Antimicrobial resistance (AMR): A global health concern

health concern

SACIDS Africa Centre of Excellence for Infectious Diseases trains young African scientists in research on global health issues: An example of a PhD Student Research on antimicrobial resistance (AMR)

What is the study about?

Antimicrobial resistance (AMR) is currently a global health concern but disproportionately affects developing countries. In these countries, including Tanzania, farming of domestic pigs and poultry involves intense and uncontrolled use of both human and veterinary drugs, which poses a significant threat to the emergence and spread of pathogens that are resistant to the commonly available antimicrobial agents. Such microorganisms are a common cause of both hospital and community infections, which are difficult to treat. The study aims to determine the genomic epidemiology of Multidrug-Resistant (MDR) Escherichia coli in domestic pigs, poultry, fish and the environment and the drivers for antimicrobial use and resistant through (i) collection of surveillance information on the drivers for antimicrobial use and resistance in animal and environment; and (ii) bacterial isolation, antimicrobial susceptibility tests and tests for genetic diversity of MDR E.coli through molecular characterization. The genomic component of the study aims to track the spread of the resistomes.

What is the problem that triggers the conduct of this study?

The demand for food of animal origins in Tanzania has been associated with the intensive farming of domestic pigs and poultry, especially in urban and peri-urban areas. The national projection data shows that annual chicken meat and domestic pig production was to increase from 130,000 tonnes in 2017 to 465 tonnes in 2020 and from 22,000 in 2017 to 37,200 tonnes in 2022, respectively. This increase is linked to the increase in urbanization rate and trading of live animals and animal products.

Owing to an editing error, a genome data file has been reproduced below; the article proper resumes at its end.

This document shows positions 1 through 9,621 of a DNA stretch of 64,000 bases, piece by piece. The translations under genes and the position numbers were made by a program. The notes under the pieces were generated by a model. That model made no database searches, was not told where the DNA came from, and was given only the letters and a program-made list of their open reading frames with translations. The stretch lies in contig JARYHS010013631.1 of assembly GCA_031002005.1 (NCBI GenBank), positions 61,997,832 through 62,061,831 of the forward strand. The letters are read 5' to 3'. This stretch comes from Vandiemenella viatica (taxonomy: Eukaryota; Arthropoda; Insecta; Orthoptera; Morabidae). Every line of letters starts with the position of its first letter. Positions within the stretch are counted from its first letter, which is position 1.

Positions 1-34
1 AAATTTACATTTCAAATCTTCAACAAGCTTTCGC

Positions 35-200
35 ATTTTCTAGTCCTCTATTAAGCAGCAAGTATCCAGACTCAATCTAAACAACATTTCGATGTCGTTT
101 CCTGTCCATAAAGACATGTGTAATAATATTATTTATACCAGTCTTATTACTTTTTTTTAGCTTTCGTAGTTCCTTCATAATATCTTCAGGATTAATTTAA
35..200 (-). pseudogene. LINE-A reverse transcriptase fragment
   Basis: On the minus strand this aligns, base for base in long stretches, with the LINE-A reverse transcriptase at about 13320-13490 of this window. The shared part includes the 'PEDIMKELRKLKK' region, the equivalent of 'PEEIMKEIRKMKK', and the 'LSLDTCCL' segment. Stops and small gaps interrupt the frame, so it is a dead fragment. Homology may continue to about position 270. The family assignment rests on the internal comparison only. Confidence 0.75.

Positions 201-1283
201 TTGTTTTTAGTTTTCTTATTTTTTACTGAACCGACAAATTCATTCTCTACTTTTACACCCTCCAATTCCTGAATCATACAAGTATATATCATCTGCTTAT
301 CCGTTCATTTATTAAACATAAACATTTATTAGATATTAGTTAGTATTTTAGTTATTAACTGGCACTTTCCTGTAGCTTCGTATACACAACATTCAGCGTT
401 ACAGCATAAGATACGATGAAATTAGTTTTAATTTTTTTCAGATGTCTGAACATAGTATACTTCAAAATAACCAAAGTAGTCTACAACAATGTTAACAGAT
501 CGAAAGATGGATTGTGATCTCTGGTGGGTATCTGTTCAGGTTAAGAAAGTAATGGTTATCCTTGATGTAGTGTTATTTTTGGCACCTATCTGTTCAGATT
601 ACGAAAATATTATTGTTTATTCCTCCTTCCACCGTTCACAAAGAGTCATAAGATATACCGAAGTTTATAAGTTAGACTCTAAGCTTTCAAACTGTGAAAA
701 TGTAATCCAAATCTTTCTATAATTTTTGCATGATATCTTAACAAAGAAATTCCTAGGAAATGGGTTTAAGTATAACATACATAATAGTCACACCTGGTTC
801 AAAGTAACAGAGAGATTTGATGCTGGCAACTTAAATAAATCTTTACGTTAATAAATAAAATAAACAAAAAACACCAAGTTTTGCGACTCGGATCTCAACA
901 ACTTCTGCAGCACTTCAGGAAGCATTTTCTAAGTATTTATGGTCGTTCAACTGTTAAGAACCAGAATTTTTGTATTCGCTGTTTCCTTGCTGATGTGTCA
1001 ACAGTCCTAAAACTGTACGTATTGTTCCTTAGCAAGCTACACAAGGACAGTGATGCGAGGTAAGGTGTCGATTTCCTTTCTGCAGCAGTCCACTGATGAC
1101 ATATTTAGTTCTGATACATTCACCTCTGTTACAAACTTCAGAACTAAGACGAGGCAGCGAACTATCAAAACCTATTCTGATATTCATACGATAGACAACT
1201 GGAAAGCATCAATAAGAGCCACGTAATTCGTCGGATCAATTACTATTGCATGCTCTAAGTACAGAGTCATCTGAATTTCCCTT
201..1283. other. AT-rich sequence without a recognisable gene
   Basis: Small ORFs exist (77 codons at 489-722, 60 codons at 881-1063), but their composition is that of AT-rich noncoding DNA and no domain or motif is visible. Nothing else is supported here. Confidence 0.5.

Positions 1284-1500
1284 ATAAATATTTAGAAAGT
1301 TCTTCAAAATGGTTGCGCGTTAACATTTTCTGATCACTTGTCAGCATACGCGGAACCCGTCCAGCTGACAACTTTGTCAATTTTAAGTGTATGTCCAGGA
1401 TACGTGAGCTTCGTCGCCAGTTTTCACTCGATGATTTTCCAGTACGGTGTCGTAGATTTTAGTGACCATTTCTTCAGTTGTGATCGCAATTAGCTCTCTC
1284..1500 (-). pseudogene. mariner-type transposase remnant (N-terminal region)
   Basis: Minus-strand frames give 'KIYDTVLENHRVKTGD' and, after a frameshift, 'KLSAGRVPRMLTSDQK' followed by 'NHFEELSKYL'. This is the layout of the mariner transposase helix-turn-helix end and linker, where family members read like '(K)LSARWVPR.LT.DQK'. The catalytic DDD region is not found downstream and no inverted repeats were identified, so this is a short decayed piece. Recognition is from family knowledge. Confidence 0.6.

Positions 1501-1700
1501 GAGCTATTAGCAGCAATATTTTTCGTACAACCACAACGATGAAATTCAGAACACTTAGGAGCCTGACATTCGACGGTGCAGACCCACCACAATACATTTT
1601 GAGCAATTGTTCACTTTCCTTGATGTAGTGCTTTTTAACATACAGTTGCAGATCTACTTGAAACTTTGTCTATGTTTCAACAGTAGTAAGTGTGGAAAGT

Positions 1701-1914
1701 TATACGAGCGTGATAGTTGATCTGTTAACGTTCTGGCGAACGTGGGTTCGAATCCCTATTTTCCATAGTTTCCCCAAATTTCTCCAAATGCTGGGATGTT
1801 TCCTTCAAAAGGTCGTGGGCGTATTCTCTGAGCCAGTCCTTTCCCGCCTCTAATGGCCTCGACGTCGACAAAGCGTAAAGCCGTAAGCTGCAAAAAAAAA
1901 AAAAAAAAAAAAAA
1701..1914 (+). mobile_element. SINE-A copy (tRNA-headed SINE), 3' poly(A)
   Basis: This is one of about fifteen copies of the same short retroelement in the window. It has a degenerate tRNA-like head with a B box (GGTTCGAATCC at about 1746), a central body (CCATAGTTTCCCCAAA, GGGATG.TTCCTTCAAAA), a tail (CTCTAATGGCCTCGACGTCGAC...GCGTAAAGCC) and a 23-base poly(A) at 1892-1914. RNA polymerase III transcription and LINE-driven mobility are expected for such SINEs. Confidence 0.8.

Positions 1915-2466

Often, animals are kept in overcrowded and unhygienic conditions that led to frequent infections. As a result, farmers use antimicrobials for treatment and/or prevention to control diseases and as growth promoters to reduce management costs. The most common antimicrobial classes used included tetracycline, quinolones, sulphonamides, anthelminthic, penicillin and aminoglycosides. The extended use and misuse of antimicrobials in animal farming has been implicated in the occurrence and spread of AMR bacteria in food animals and the environment, with subsequent involvement of humans. There is scarce information on the surveillance and status of antimicrobial usage and resistance in animal production and genetic relatedness of MDR E.coli across domestic pigs, poultry, and the environment in the country.

What is the importance of this research?

Previous studies have revealed that antimicrobial-resistant genes can be transmitted across humans and animals through the environment, which act as a reservoir of resistant genes. Human activities and behaviours that promote transmission of AMR organisms are very high in Tanzania as is the case in many developing countries. Antimicrobial agents, especially in animal farming, are used without any regulation, and often veterinary drugs can be obtained over the counter without advice from veterinary officers. Often, there is misdiagnosis of diseases, improper dosage and lack of implementing the withdrawal period. Unfortunately, the existing veterinary acts and policies are hardly implemented and the protection of environmental contamination is hardly enforced. This scenario provides an avenue for animal farming to be a significant driver of AMR pathogens that can spread through the environment to reach humans.

Why is it important to conduct this study along the Msimbazi river basin?

The Msimbazi River basin, which covers an area of 271 km², harbours approximately four million people, making it the most densely populated area in Tanzania. Multiple activities are undertaken in this basin, including intensive crop and livestock farming, industrial companies, fishing and sand mining. The basin, which is located in Dar es Salaam, the commercial city of Tanzania, is highly polluted by effluents originating from the leakage of effluents from waste dumps, abattoirs, and domestic wastewater from septic tanks and pit latrines. The area is very ideal for the study for the following three reasons: 1) a high interaction of people undertaking a variety of activities; 2) environmental contamination by effluents and other types of wastes from different sources and; 3) apart from the high level of contamination reported in different studies, no study has been conducted on antimicrobial resistant.

What are the main findings to-date?